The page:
Have you read “American Novena” on my other blog? Check out my latest book, Inspired Caregiving. Weekly Morale Builders.

Recipe for Inner Peace Tuesday, Jan 12 2021 

Yoga, meditation, and lots of prayer. These are a few of the ingredients in my personal recipe for inner peace. When I’m stressed, hurt, disappointed, or frustrated, I center myself. Still and quiet, peace comes to me.

Historically, humanity doesn’t remain peaceful for long. Eruptions arise within our inner circle and the world at large more often than not. Between COVID, political unrest, and domestic terrorism, this certainly is one of the more intense periods of disruption we’ve seen in the U.S. for some time.

How can we remain calm and peaceful with so much going on? I believe we can outweigh the negative with positivity and goodness. The more peaceful we are within ourselves, the more we extend that tranquility far out beyond us.

Here are a few suggestions for promoting personal peace. Focus on one or mix them up for a relaxing cocktail. I’d love to hear what you can add to this list.

  • Begin the day with a positive thought.
  • Practice daily relaxation in a quiet setting.
  • Meditate.
  • Pray. Pray. Pray.
  • Accept what can’t be changed.
  • Turn off the electronics.
  • Exercise.
  • Breathe consciously.
  • Forgive and ask to be forgiven.
  • Let go of petty disputes and disappointments.
  • Volunteer at a homeless shelter or food pantry.
  • Avoid books, movies, and online activities that include violence, inequality, cruelty, or profanity.
  • Surround yourself with gentle, loving people.
  • Attend in-person or virtual church services
  • Avoid gossip and unsubstantiated posts.
  • Give thanks for your many blessings.
  • Smile at strangers.
  • Treat others respectfully.
  • Check on elderly neighbors.
  • Read inspirational books and other writings.
  • Pray for peace.

***

If I say I will pray for you, I really will. See my latest post, “Praying for Those on Your List,” on my other blog, Mary K Doyle Books.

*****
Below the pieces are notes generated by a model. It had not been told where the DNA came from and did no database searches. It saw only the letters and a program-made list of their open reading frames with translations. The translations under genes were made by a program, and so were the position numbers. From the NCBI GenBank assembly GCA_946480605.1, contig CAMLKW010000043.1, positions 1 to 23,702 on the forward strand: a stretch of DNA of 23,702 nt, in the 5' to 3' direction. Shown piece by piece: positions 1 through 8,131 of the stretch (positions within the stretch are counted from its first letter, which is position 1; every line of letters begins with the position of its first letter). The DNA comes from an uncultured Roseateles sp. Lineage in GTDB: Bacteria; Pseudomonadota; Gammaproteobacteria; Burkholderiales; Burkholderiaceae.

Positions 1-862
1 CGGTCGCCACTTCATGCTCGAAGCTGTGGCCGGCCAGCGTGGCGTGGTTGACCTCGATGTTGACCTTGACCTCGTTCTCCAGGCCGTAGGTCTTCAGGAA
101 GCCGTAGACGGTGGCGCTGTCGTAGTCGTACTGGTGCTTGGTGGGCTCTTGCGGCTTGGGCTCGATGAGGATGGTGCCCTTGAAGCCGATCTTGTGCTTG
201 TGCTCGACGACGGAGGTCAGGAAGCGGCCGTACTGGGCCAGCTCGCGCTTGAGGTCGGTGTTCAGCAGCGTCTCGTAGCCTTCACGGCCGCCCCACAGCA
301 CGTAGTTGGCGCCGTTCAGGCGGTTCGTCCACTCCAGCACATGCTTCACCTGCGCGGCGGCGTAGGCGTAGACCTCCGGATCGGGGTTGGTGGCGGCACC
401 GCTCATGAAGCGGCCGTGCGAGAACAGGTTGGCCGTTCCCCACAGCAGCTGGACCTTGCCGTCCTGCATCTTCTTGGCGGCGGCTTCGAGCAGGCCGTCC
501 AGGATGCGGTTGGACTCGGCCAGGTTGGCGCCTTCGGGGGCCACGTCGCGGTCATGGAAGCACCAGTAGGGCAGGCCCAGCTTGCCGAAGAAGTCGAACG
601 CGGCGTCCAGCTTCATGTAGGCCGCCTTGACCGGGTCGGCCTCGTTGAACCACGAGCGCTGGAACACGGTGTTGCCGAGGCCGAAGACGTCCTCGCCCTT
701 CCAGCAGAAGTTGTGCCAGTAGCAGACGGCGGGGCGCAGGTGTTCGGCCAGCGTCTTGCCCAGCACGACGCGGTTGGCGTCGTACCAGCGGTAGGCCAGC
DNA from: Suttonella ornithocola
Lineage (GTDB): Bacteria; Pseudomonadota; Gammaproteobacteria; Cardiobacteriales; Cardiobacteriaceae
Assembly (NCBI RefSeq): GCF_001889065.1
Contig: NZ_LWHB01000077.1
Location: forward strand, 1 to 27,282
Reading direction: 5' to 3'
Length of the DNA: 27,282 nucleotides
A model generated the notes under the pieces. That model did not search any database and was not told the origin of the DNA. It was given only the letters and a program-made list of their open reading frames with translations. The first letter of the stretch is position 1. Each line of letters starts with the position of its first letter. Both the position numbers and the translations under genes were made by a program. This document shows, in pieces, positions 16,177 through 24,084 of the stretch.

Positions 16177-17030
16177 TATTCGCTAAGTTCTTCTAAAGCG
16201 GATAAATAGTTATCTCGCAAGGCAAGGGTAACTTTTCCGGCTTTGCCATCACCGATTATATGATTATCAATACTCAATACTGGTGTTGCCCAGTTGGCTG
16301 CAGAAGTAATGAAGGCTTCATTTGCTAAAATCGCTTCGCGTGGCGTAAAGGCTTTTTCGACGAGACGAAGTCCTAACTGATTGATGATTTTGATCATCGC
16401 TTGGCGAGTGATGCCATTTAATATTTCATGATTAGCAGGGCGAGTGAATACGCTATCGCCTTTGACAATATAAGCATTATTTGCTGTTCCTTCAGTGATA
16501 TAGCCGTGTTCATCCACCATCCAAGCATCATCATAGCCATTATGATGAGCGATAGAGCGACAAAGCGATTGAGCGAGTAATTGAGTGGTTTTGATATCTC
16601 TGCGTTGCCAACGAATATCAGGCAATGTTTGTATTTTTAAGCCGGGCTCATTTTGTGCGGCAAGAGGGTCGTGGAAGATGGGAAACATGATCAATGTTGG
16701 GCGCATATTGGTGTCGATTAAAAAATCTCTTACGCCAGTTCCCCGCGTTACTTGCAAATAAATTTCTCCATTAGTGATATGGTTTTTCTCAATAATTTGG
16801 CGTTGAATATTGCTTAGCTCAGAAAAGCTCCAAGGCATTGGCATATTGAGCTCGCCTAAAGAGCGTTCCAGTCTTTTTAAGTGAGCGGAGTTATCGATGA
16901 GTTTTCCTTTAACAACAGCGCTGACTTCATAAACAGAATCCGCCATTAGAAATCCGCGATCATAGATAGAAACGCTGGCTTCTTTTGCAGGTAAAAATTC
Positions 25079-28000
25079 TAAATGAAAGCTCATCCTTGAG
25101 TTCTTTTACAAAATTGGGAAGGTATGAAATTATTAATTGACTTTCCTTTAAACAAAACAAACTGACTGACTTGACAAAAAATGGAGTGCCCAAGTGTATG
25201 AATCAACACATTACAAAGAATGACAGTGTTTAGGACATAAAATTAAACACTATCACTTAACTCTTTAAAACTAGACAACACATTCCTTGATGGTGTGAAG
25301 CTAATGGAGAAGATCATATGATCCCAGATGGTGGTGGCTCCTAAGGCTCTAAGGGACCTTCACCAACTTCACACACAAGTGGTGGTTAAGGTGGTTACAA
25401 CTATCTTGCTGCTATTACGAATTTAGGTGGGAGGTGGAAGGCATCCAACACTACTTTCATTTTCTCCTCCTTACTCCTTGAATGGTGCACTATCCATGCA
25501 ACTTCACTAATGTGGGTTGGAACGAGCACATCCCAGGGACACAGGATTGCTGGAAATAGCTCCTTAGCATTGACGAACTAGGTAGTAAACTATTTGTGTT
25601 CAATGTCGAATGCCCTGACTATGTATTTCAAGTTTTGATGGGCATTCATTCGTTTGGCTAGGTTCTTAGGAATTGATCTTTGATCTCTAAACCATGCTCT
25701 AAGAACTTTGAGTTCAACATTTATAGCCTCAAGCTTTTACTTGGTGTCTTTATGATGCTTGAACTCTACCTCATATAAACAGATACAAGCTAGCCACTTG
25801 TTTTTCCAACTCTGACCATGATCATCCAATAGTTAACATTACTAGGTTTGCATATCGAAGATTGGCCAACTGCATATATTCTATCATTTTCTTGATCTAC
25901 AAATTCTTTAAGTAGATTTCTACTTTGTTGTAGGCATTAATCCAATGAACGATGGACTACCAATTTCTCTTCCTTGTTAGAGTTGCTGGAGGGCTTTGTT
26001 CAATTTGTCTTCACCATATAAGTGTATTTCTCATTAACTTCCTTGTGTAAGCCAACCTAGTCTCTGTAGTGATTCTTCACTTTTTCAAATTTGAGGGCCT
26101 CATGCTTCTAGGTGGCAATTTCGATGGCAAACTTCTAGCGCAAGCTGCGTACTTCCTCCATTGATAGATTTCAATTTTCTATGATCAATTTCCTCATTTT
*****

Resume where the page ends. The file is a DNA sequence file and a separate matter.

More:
Have you checked out my latest book, Inspired Caregiving?

Wish Big on This Bright Star Friday, Dec 18 2020 

One of the gifts of 2020 is a star so bright it lights up the night sky. Known as the “Christmas Star,” a planetary conjunction will culminate on December 21 and be especially vibrant and easily visible after dusk, particularly from Southern locations.

Approximately every 20 years, Jupiter and Saturn become aligned and appear to pass each other in the solar system in what is called a great conjunction. A conjunction is an apparent passing of two or more celestial bodies while a great conjunction refers only to Jupiter and Saturn. What makes this astronomical event so important is that it is the closest great conjunction since July 16, 1623 but that one took place during the daytime making it nearly impossible to witness at that time. This one is also the first conjunction (not great conjunction) to be easily observable since March 4, 1226.

Henry Throop, an astronomer in the Planetary Science Division at NASA Headquarters in Washington, explains the phenomena. “You can imagine the solar system to be a racetrack with each of the planets as a runner in their own lane and the Earth toward the center of the stadium. From our vantage point, we’ll be able to be to see Jupiter on the inside lane, approaching Saturn all month, and finally overtaking it on December 21.”

We can spot this “star” by looking toward the southwest just after sunset. Jupiter will appear to be the brighter planet. We can find Saturn slightly above and to the left of Jupiter until December 21. The planets will appear very close together, but they really are hundreds of millions of miles apart.

With binoculars or a small telescope, we may also be able to see Jupiter’s four large moons orbiting around it. However, visibility will be minimized the farther north we are located. For example, those in our southern states will have a better viewpoint than those in the northern ones. Cloud coverage, city lights, and geographical obstructions will also impact visibility.

Astronomers such as Johannes Kepler, believe the Christmas Star that announced the birth of the Messiah, also was a conjunction. In 1603 Kepler stated that the Christmas Star actually was a triple conjunction of Jupiter, Saturn, and the Sun that appeared to go backwards for several weeks. Other astronomers believe that the conjunction was between Venus and Jupiter, not Saturn and Jupiter.

The Christmas Star is a sign of hope and promise. Let’s pray this great conjunction brings us a hefty dose of both.

PS

If the star wasn’t visible in your location, check out some of these photos. I believe you can make your wish on these virtual images because we are in a virtual kind of year.